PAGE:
Chris Hadfield: DNews Person Of The Year


Hadfield’s previous spaceflight missions included STS-74, a shuttle Atlantis mission to the Russian Mir space station in November 1995, and STS-100, an Endeavour mission to the International Space Station to install the Canadarm2 robotic arm in April 2001. It was during the latter mission that he became the first Canadian to complete a spacewalk.

Then, on Dec. 19, 2012, he launched in the Russian Soyuz TMA-07M spacecraft to begin his long-duration stay as a part of Expedition 35 with NASA astronaut Thomas Marshburn and cosmonaut Roman Romanenko. When he took command (after the Expedition 34 crew departed the station in March 2013), it was only the second time that neither a NASA astronaut nor Russian cosmonaut was in command of the ISS.

During his stay on the space station, Hadfield was responsible for the lives of five other crewmembers and helped to run dozens of scientific experiments; he also oversaw the berthing of the second SpaceX commercial cargo run.

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Through his expert social media skills, he quickly amassed a huge number of followers. So, ending his mission on a high note, the talented astro-musician combined his passion for space with his passion for music and starred in the first professionally-crafted music video shot in space.

Taking on the roles of “Ground Control” and “Major Tom,” Hadfield sung the David Bowie classic “Space Oddity,” a video that will be forever cemented in spaceflight history. But why did he choose to do it?

“I was just trying to be a good dad!” Hadfield said with a laugh. “I mean really, at the start, my son was insistent. He was like ‘Dad, you have to do this, everyone wants you to do it!’ It was one of those ‘Right, OK, I’ll try to squeeze it in’ projects.”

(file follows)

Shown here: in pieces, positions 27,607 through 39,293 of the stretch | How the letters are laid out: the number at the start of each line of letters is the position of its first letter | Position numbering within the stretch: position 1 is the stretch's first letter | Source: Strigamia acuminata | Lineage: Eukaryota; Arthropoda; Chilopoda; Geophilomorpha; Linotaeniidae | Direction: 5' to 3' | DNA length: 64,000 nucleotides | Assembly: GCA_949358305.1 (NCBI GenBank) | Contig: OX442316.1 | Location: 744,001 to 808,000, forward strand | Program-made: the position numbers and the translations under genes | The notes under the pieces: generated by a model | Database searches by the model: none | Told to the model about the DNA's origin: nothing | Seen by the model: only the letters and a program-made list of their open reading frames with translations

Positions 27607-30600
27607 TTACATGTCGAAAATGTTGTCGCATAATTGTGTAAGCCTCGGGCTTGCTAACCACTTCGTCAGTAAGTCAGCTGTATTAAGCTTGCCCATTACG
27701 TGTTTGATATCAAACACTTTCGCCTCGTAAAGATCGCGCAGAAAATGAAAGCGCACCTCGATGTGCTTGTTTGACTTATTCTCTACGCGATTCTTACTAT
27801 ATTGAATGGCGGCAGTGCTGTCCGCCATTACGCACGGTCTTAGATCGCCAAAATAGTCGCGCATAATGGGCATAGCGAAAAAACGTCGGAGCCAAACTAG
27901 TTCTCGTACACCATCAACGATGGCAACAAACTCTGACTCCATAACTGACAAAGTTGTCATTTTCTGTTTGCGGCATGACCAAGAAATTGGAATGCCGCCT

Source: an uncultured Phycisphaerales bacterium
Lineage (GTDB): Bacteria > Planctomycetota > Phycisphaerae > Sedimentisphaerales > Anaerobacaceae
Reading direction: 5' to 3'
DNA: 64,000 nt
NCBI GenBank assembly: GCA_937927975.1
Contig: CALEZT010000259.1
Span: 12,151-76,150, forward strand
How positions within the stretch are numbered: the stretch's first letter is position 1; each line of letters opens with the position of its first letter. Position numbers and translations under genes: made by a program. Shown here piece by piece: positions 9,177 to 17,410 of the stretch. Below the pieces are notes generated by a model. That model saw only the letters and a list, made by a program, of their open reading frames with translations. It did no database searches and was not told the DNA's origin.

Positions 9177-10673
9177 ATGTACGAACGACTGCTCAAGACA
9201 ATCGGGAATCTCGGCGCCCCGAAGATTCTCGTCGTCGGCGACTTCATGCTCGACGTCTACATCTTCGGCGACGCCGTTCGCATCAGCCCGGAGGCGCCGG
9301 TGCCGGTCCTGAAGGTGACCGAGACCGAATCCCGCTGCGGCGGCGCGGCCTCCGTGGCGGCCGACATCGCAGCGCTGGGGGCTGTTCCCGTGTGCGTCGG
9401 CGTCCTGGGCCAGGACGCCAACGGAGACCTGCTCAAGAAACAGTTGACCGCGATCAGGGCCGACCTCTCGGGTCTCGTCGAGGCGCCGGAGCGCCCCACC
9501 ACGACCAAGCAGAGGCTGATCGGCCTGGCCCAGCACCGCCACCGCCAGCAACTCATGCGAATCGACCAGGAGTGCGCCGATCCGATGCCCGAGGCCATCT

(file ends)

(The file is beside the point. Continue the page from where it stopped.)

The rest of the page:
Working with friends and fellow Canadians Emm Gryner, an award-winning musician, and Joe Corcoran, a music producer based in LA, Hadfield crafted the vocals. Then his son Evan urged him to record the now-famous music video.

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“'Space Oddity' really (came about) because my son was insistent ... and he was right. The worldwide response was phenomenal and continues to be.”

By this point, Hadfield had reached a million followers on Twitter and had garnered a huge following on Reddit, Tumblr and Facebook (to name just a few social networks), but being in space meant that he wasn’t fully aware of how his popularity on the ground had skyrocketed.

“I wasn’t all that aware ... Once in a while I’d get a tweet from William Shatner or from another celebrity and that was kind of delightful,” he said. “It was like ‘Hey, other people are paying attention to what we are doing!’ but I think that that is the slice that people see, they thought that was the priority of what I was doing.”

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Despite the huge social media following Hadfield still enjoys, it is still the tangible, everyday experiences that he holds most dear.

“The scope of the response is wonderful. It’s been really delightful for me. Everywhere that I go I am stopped by people that I’ve never met telling me that they’re proud of me. I don’t know of a bigger complement or privilege – no matter what awards you win or what people say for numbers, a parade of strangers stopping me to say how proud they are is a delightful position to be in.”

To find out more about Chris Hadfield's odyssey in space, his massively popular book "An Astronaut's Guide to Life on Earth: What Going to Space Taught Me About Ingenuity, Determination, and Being Prepared for Anything" is now available.

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